It took some patience for the patients who gathered early in the morning to be among the first to purchase medical marijuana from the first dispensary to open in central Ohio.

When Terrasana Cannabis Co. opened for business at 10 a.m. March 26 at 656 Grandview Ave., several dozen people were in line and were allowed to proceed into the dispensary a few at a time.

Among the first in line was Dan Hoover of Columbus, who has Crohn's disease.

"I'm so happy to have this opening up," he said. "I've been traveling regularly to Ypsilanti, Michigan, to get a supply, and that's a three-hour drive," he said. "I'd try to buy as much as I could legally every time to last me. Now, instead of once a month, I'll be able to pop in here once a week and get just the amount I need to help with my condition.

"It also means I don't have to worry about going to the black market to get marijuana," Hoover said.

He feels more comfortable obtaining marijuana from a well-regulated business, he said.

"I know how much it helps," said Hoover, 45. "I'm a big believer in medical marijuana because I've seen how it helps with the inflammation and pain of Crohn's."

Tom Terflinger, 40, of Canal Winchester said he has traveled as far as Colorado to buy marijuana to alleviate the pain from hockey-related back injuries.

"I don't even have to use it every day," he said. "I only use it for a day or two, and I'm good to go for a long time. The pain goes away."

Terflinger said he thinks medical-marijuana dispensaries soon will be commonplace.

"There are so many conditions it can help with," he said. "I think within a couple years, dispensaries will be legal all across the United States. Too many people need it."

The opening of the first dispensary in central Ohio "is of tremendous significance," said Todd Yaross, Terrasana's co-founder and chief executive officer.

"There's a lot of demand and the ability for us to be the first -- although there will be others to follow, of course -- to help such a huge issue facing Ohio and central Ohio ... it's a big day," he said. "As you can see by the folks waiting here, we believe this will be a good alternative for each of their situations."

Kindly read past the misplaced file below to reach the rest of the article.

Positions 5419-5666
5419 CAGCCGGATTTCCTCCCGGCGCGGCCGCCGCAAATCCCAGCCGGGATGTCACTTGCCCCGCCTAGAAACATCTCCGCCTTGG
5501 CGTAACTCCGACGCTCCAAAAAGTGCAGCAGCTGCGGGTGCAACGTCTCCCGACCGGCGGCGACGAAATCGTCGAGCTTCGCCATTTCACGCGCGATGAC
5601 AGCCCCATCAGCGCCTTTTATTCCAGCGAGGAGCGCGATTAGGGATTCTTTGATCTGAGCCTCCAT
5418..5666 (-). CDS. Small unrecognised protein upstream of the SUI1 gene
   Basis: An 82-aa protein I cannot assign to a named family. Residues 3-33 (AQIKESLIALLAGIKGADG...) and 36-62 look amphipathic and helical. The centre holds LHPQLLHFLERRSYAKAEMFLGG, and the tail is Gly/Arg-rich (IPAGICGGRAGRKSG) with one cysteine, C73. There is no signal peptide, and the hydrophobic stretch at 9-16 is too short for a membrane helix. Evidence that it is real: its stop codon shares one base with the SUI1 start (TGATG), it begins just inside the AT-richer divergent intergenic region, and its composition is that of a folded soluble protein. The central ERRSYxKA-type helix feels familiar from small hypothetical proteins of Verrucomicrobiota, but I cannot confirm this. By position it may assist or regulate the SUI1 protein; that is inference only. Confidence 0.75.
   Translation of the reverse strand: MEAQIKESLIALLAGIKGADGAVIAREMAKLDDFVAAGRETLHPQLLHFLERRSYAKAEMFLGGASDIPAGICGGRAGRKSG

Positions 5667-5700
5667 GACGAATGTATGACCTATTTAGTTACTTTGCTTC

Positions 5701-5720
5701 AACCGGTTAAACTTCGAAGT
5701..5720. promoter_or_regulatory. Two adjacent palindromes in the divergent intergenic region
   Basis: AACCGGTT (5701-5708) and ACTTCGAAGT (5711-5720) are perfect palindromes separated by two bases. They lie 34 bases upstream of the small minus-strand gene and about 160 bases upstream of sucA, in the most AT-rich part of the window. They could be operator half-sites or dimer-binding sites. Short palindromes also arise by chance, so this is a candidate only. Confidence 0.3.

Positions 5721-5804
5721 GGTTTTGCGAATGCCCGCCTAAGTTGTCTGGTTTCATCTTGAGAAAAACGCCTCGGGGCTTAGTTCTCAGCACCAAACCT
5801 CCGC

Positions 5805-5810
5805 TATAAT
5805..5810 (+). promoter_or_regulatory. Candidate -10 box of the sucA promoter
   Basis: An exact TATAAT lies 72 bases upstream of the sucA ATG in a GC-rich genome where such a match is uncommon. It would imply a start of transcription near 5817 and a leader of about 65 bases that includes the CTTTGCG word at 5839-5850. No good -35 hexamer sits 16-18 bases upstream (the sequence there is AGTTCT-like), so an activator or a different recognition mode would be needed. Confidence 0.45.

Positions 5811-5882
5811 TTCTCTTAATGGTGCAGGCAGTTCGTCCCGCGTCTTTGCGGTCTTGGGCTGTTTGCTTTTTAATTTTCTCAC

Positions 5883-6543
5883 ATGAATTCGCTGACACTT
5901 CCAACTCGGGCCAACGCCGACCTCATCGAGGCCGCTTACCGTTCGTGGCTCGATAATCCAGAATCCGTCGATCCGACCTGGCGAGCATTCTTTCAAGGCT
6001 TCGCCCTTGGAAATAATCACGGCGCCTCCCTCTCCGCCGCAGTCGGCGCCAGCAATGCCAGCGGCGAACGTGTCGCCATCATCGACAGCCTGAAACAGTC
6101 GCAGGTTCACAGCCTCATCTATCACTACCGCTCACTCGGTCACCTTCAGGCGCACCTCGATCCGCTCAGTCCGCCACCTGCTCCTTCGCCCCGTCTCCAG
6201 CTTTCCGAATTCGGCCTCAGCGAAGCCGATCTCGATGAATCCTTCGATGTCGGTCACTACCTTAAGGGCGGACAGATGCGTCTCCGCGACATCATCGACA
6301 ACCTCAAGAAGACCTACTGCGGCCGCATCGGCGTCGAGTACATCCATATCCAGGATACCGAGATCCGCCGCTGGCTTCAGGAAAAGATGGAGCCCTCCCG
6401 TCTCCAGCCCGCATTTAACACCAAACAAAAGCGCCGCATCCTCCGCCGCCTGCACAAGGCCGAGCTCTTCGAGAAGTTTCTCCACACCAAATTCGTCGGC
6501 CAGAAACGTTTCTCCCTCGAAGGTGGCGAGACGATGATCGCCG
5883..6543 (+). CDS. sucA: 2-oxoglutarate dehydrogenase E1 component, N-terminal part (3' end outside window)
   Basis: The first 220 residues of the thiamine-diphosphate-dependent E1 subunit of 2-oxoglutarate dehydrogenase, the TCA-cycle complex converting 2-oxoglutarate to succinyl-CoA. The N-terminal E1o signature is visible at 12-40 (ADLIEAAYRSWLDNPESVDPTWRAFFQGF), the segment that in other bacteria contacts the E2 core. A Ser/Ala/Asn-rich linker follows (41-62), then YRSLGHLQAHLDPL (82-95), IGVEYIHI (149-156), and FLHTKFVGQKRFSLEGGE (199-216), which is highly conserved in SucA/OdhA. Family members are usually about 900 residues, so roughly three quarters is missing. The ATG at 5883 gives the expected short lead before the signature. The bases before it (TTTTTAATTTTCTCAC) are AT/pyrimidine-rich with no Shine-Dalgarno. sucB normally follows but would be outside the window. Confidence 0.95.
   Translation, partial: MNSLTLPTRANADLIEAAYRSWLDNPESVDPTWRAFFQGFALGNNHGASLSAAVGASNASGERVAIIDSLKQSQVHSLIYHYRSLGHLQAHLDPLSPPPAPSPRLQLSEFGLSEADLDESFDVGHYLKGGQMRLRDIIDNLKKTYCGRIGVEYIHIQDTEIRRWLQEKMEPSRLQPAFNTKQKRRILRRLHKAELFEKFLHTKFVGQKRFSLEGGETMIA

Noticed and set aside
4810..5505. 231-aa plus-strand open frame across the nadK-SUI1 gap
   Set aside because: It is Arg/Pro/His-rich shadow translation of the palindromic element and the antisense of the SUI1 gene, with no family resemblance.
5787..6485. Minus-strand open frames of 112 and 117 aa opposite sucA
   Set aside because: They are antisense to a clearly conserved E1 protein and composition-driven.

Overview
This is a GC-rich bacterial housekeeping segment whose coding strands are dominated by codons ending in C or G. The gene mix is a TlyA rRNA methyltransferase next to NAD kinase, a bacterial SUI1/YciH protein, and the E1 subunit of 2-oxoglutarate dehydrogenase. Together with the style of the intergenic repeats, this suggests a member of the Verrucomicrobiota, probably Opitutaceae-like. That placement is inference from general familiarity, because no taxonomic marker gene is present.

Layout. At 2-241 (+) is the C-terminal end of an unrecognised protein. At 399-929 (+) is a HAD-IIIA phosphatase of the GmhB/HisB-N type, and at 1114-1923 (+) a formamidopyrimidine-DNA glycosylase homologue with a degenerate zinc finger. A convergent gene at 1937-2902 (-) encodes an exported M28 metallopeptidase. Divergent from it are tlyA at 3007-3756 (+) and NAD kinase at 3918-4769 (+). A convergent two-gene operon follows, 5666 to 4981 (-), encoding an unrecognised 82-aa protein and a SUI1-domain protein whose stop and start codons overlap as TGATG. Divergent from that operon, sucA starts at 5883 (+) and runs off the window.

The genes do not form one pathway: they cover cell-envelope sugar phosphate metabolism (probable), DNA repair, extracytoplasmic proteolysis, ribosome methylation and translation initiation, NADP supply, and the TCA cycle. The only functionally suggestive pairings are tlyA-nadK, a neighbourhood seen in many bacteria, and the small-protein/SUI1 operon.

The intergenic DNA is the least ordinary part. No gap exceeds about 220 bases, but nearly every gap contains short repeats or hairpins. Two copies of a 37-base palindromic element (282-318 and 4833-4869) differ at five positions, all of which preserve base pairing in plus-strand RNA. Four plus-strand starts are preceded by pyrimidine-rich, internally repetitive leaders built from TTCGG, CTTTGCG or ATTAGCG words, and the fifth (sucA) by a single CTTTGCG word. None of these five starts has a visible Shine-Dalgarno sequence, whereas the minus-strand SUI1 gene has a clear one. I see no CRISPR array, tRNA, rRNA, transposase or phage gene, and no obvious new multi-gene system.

Terrasana, based in Columbus, opened a dispensary in the Cleveland area March 28 and in Fremont on April 2.

The company will open one in Springfield later this spring, Yaross said.

The Grandview Avenue location is open 10 a.m. to 7 p.m. weekdays and 10 a.m. to 5 p.m. Saturdays.

"We're currently just offering plant materials -- raw flowers -- but we have been in constant contact with cultivators and processors and we believe based on those conversations that the first edibles and tinctures and other products will come online hopefully within the next 30 days," Yaross said.

Terrasana acquires its products from several Ohio cultivators, he said. They include Grow Ohio in Zanesville, Ohio Patients Choice in Huron, Calyx Peak in Akron, Riviera Creek in Youngstown and Ohio Clean Leaf in Dayton.

While Terrasana is the first, four other dispensaries are set to open later this year in Columbus. The others are Greenleaf Apothecaries, 111 Vine St.; 12 OH, 1361 Georgesville Road; Harvest of Ohio, 2950 N. High St.; and Verdant Creations on Cassady Avenue.

Patients must show their ID card and state-issued medical-marijuana cards when they arrive at Terrasana, Yaross said.

"They check in with our security to make sure they are indeed a qualified patient," he said.

"Once they are logged into the system and we can verify they have not exceeded the 90-day supply (allowed by Ohio law), they will be escorted into the pharmacy."

The cost of the marijuana Terrasana sells varies based on the strain or cultivator, Yaross said.

"Currently, a patient is permitted to buy up to a 90-day supply; that is state-regulated," he said. "The current prices we have range from $39 to $49 for a day's supply."

Medical marijuana was legalized in Ohio in September 2016.

Patients must get a doctor's recommendation in order to legally purchase and use marijuana products and must be diagnosed with at least one of 21 conditions to be eligible for a recommendation.

Yaross said he expects Terrasana will see a lot of patients, especially until other Franklin County dispensaries open.

The Grandview Avenue location is just south of Grandview Heights.

In April 2018, Grandview City Council approved a ban on medical-marijuana dispensaries within city limits.

In November, voters approved a referendum that overturned council's action.

Grandview councilwoman Emily Keeler sponsored the legislation to add dispensaries to the citywide ban on marijuana cultivators and processors.

She said while she didn't think a dispensary should be located within Grandview, Terrasana will be a convenient alternative for residents who believe using medicinal marijuana will benefit their health.

"One of the main reasons for our ban was that we have a limited number of available properties in Grandview and a dispensary was maybe not the best use we could find for those limited number of properties," she said.

afroman@thisweeknews.com

@ThisWeekAfroman